The tumultuous reign of John Boehner is coming to an end. Few would deny that fighting conservatives in the House played a major role in his departure even if, as he claims, he felt comfortable with his chances of retaining the seat had he chose to stay. His battles with conservatives were often more spectacular than his battles with Democrats.
He wanted so desperately to be a peacemaking, unifying statesman that he leaned too far to the middle on almost every issue. He couldn’t get the Democrats to budge on most issues and he couldn’t inspire the right to help him fight the wars. It wasn’t his policy choices or leadership skills that doomed his reign. It was his unwillingness to embrace true conservatism over politics-as-usual that made him ineffective.
His departure is greatly welcomed by those of us who hold to conservative values. However, a bigger problem looms with his most likely successor Kevin McCarthy from California. Another moderate, McCarthy has similar credentials and perspectives that Boehner has. The difference is that he’s even less willing to fight.
To understand this, we have to look past his handful of conservative perspectives. He’s against the Export-Import Bank and very vocal against Planned Parenthood, for example, which are the talking points that he’ll cling to when wooing Tea Party conservatives to support his bid. However, if we look deeper at his voting record, we’ll see that something very alarming happened. Initially, he was pretty darn conservative. Then, when political standing in the House became an important issue to him, he shifted dramatically.
He was voted to be Whip but ended up moving up to Majority Leader with the primary defeat of Eric Cantor. Since then, he has voted more and more liberally, falling in line with the goals of Boehner and ignoring the conservative values that have helped him to run unopposed in primaries in his district for years.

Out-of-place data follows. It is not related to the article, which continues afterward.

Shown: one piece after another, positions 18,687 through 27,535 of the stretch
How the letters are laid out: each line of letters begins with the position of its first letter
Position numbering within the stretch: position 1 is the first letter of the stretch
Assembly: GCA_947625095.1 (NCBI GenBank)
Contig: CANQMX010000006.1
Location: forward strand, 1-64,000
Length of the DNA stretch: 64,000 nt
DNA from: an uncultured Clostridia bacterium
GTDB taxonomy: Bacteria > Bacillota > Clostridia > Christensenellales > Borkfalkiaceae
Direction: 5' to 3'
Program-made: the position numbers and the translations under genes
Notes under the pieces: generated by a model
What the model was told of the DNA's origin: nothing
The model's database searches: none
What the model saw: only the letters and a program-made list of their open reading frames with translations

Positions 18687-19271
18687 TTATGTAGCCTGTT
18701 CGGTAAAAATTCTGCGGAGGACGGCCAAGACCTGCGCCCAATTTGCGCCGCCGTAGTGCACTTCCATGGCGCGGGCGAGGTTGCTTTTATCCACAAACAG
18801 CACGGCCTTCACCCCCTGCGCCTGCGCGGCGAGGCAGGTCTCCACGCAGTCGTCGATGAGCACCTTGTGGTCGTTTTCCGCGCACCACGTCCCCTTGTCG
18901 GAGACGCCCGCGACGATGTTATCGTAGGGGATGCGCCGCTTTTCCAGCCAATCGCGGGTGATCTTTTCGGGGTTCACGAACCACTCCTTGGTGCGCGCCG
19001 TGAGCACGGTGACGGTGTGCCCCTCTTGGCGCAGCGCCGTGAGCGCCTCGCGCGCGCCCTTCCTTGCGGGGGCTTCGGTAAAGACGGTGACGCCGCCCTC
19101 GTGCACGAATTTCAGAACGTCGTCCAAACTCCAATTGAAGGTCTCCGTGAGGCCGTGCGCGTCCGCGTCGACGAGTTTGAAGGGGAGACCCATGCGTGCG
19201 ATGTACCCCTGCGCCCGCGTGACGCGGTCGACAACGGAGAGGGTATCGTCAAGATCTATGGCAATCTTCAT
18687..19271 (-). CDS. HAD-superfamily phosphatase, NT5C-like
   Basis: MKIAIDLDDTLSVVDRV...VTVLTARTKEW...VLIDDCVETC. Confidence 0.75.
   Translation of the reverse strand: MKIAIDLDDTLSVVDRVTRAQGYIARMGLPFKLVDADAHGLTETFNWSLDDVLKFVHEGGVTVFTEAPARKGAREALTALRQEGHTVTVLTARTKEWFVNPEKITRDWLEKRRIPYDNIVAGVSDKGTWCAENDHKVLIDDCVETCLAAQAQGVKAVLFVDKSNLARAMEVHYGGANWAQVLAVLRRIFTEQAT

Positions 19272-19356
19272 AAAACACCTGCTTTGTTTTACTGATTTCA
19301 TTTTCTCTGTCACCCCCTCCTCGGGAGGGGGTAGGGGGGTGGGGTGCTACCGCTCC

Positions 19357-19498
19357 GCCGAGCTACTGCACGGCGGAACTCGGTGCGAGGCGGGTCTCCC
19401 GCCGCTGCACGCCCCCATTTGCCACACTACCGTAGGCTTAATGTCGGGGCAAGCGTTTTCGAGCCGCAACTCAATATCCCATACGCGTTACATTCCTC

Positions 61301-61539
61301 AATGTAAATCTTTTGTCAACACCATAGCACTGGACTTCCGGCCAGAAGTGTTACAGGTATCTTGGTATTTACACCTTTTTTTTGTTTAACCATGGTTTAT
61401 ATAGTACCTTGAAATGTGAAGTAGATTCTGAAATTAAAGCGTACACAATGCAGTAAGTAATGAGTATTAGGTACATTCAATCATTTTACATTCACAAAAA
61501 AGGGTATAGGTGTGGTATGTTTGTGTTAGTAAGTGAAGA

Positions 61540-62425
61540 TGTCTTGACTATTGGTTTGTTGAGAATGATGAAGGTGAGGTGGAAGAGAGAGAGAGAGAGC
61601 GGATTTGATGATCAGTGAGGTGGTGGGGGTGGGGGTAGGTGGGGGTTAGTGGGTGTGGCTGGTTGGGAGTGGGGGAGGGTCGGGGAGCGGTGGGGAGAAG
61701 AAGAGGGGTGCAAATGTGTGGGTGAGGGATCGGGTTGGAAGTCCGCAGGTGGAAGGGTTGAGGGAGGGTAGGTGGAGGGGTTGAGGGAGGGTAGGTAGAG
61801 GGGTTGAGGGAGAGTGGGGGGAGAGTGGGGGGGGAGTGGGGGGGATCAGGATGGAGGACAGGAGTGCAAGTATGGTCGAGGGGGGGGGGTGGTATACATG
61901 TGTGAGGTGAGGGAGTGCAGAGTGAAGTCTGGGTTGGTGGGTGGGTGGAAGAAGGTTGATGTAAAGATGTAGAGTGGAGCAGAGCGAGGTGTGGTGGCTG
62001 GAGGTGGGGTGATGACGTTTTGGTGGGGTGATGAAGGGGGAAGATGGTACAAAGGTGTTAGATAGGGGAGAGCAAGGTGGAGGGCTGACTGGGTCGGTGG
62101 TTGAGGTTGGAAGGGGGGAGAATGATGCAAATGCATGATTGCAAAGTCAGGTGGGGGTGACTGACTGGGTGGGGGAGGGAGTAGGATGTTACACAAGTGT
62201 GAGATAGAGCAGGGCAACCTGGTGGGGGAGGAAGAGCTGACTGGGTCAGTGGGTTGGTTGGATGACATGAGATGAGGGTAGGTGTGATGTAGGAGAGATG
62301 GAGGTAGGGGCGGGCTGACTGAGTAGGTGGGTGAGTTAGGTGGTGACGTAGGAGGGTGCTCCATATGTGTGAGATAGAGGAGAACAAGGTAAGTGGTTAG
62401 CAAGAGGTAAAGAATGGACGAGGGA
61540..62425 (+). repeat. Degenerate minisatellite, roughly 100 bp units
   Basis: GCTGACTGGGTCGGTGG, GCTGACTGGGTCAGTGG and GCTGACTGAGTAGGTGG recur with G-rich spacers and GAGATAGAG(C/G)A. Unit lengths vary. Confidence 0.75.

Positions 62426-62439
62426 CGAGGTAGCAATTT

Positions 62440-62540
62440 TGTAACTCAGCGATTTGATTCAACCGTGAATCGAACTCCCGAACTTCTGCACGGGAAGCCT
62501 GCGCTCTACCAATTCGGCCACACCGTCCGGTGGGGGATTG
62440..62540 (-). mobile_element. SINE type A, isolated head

Consistency is an important trait. It means that you’re driven by personal values and the values of your constituents rather than the political games that are rampant in Congress. Shifting so quickly for the sake of ambition is something that we’ve seen before in Congressmen like Boehner and Cantor. It’s a trait that the party and more importantly the country cannot afford.
So, who should the Republicans pick if not McCarthy? We like Mark Levin’s choice in Jim Jordan, but there are two problems there. First, he’s very effective leading the conservative right in Congress. Second, it would be challenging for him to get the support necessary without having to make promises that we wouldn’t want him to keep.
Levin: Don't back McCarthy as Speaker http://t.co/HMbc2FWvNm
— Pat Peters, Ph.D. (@PatVPeters) September 26, 2015
Someone we’re watching closely is Jeb Hensarling from Texas. He’s conservative and would be more likely to get the votes necessary, but he probably won’t pursue. Our fall back alternative to McCarthy would be Daniel Webster from Florida. He’s as far left as one can get without losing his Tea Party membership card, but he’s still to the right of McCarthy and has demonstrated a nice combination of guts and gravitas that would offer a stark contrast to years of failed sessions of Congress.
Under normal circumstances, we push to the right. This time around, we’ll settle for as right as we can get. McCarthy is not the guy to make things different than they were under Boehner. He’s the most likely to keep things going in the exact same direction.